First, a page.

> next" question, and the point of my asking is that I don't think
    > any of their possible answers were reasonable "next steps".
    >
    > As best I recall, the question went about like
    >
    > "You have just installed two hard drives in a computer, on the
    > primary controller. The CMOS doesn't recognize either drive. You
    > swap the drives and connectors with each other. The CMOS still
    > doesn't recognize either drive. Assuming the jumpers and
    > connectors were configured correctly, what's the next step?"
    >
    > There was no information about what kind of drives they were, or
    > where they came from (e.g., brand-new, pulled from a working
    > computer, found in the bottom of a box of old broken parts).
    >
    > I'll be interested in seeing how people would proceed from here.
    >
    > Jim

    You would have to run FDISK on both drives, making sure that, when you
    do that, FDISK is correctly told, which will be Primary and, which is,
    Secondary.

    To get to FDISK, you would have to boot from a disk that has both, the
    boot programs and, FDISK on it.

    After FDISK, you would have to use 'FORMAT' to make both drives fully
    recognizable.

    Christopher
     
    Christopher Range, Aug 3, 2005
    #5
  6. Jim

    Gerard Bok Guest

    On , Christopher Range <> wrote:

    >
    >NNTP-Posting-Date: Wed, 03 Aug 2005 01:27:14 MST
    >Date: Wed, 03 Aug 2005 03:25:39 -0500
    >Xref: uni-berlin.de alt.certification.a-plus:82942
    >
    >Jim wrote:
    >
    >> I just passed the A+ Core Hardware test, and there's one question
    >> from the test that I'd like to throw out to the collective wisdom
    >> of this group.
    >>
    >> I'd like to give the question as best I recall it, but then wait
    >> for some discussion from the collective wisdom here before posting
    >> the test's possible answers. It's a "troubleshooting, what to do
    >> next" question, and the point of my asking is that I don't think
    >> any of their possible answers were reasonable "next steps".
    >>
    >> As best I recall, the question went about like
    >>
    >> "You have just installed two hard drives in a computer, on the
    >> primary controller. The CMOS doesn't recognize either drive. You
    >> swap the drives and connectors with each other. The CMOS still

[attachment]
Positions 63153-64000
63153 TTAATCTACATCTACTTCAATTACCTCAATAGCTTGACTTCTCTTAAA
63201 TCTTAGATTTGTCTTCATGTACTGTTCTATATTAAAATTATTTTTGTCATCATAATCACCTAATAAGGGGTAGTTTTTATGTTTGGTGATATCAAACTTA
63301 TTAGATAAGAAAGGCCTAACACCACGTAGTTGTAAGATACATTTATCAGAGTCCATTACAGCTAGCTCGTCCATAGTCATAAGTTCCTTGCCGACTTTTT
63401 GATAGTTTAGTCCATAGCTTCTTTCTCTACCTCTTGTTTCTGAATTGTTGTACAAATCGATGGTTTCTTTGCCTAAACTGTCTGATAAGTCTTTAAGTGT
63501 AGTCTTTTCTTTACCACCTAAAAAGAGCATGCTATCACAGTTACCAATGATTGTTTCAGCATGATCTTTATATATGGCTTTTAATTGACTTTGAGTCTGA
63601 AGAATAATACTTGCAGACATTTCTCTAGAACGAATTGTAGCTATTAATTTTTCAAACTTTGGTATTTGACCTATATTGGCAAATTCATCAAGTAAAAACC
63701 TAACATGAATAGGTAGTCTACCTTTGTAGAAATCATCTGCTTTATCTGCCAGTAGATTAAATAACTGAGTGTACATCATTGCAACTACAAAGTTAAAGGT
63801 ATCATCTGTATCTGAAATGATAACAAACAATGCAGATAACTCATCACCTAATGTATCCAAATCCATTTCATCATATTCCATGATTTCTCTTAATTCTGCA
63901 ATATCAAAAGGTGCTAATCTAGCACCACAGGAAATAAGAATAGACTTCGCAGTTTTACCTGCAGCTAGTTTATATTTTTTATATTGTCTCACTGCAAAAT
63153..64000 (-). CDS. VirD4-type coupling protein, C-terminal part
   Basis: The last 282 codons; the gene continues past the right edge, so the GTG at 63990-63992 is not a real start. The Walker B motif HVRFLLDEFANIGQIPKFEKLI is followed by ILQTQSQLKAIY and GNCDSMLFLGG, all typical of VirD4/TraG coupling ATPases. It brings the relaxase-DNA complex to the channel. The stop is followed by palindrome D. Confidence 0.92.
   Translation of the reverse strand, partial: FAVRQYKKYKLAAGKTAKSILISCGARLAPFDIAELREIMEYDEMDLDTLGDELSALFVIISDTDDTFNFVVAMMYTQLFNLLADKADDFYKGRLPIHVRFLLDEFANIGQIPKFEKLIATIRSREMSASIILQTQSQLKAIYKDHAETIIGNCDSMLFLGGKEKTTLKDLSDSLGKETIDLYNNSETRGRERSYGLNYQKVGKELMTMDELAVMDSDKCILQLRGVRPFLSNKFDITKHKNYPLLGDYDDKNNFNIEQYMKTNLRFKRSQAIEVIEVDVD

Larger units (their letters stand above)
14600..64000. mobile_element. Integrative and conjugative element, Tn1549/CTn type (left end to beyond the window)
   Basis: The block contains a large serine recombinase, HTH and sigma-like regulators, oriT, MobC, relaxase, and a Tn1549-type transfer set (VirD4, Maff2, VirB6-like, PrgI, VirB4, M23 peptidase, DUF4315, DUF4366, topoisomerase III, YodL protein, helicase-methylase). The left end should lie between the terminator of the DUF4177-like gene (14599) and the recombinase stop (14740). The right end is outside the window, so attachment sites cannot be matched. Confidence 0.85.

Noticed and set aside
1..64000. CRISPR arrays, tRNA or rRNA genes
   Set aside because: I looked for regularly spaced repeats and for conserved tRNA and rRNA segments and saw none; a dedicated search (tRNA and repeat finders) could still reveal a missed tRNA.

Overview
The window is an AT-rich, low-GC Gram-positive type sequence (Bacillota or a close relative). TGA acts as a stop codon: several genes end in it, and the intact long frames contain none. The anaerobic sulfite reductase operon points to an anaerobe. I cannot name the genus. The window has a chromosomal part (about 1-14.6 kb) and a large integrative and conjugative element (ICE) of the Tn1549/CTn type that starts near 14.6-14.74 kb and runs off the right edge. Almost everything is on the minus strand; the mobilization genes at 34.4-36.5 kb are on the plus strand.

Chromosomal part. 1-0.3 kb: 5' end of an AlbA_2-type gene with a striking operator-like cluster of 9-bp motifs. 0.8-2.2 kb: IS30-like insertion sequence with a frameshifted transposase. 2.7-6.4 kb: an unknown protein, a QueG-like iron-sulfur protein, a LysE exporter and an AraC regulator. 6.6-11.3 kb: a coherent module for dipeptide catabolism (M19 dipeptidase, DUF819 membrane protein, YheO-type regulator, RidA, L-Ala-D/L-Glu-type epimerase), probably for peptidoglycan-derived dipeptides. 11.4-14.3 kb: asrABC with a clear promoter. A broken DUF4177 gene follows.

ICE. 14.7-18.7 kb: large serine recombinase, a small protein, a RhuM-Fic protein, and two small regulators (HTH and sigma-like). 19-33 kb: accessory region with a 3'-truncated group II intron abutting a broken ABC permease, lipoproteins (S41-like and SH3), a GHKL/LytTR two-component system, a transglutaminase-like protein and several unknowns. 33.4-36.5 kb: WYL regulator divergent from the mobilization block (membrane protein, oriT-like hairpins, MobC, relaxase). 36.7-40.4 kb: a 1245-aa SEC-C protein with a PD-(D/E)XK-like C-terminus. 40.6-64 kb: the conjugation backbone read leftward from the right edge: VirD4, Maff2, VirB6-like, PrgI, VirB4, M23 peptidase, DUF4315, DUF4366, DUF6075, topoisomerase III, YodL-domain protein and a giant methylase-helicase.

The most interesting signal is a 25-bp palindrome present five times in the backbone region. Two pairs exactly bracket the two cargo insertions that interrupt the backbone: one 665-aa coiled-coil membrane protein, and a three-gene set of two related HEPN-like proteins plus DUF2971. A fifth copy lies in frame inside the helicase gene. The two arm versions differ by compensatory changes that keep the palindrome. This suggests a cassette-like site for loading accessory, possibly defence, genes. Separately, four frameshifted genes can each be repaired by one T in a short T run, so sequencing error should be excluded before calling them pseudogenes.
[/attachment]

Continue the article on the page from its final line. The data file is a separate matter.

>> doesn't recognize either drive. Assuming the jumpers and
    >> connectors were configured correctly, what's the next step?"
    >>
    >> There was no information about what kind of drives they were, or
    >> where they came from (e.g., brand-new, pulled from a working
    >> computer, found in the bottom of a box of old broken parts).
    >>
    >> I'll be interested in seeing how people would proceed from here.
    >>
    >> Jim

    >You would have to run FDISK on both drives,


    No. The question --as presented here-- tells you that neither of
    the drives is recognized by the BIOS.

    You cannot run FDISK or FORMAT on a drive that doesn't exist :)

    (But beware: Windows can access --and use-- drives that are not
    recognized by BIOS. But you cannot boot from such a drive.)

    --
    Kind regards,
    Gerard Bok
     
    Gerard Bok, Aug 3, 2005
    #6
  7. Jim

    JohnO Guest

    > You would have to run FDISK on both drives,

    Bzzzzt. Wrong answer.

    If the BIOS won't recognize the drives, neither will FDISK. Your suggestion
    might come into play later, however, it's not "The Next Step" in this
    scenario.

    -John O
     
    JohnO, Aug 3, 2005
    #7
  8. Jim

    JohnO Guest

    >
    > Next step - look for a cylinder limitation jumper on each of the drives.
    >


    Edjumacate me on this one....some drives have such a jumper? What type of
    drive has this?

    -John O
     
    JohnO, Aug 3, 2005
    #8
  9. Jim

    Jim Guest

    Thanks to all who responded. It's been interesting.

    I would agree with the folks who said "try one drive at a time" or
    "try the other controller". Certainly the cable itself could be
    the problem. I'm not sure I would have given up on trying more
    things with the BIOS, either.

    However, no one mentioned anything like the actual choices:

    A. Replace the C drive because it is now bad.
    B. Conclude that the two drives are incompatible.
    C. Conclude that the two drives are non-standard.
    D. Replace both the C and D drives because they are now bad.

    I'm about 99% sure of the exact wording, specifically, the use of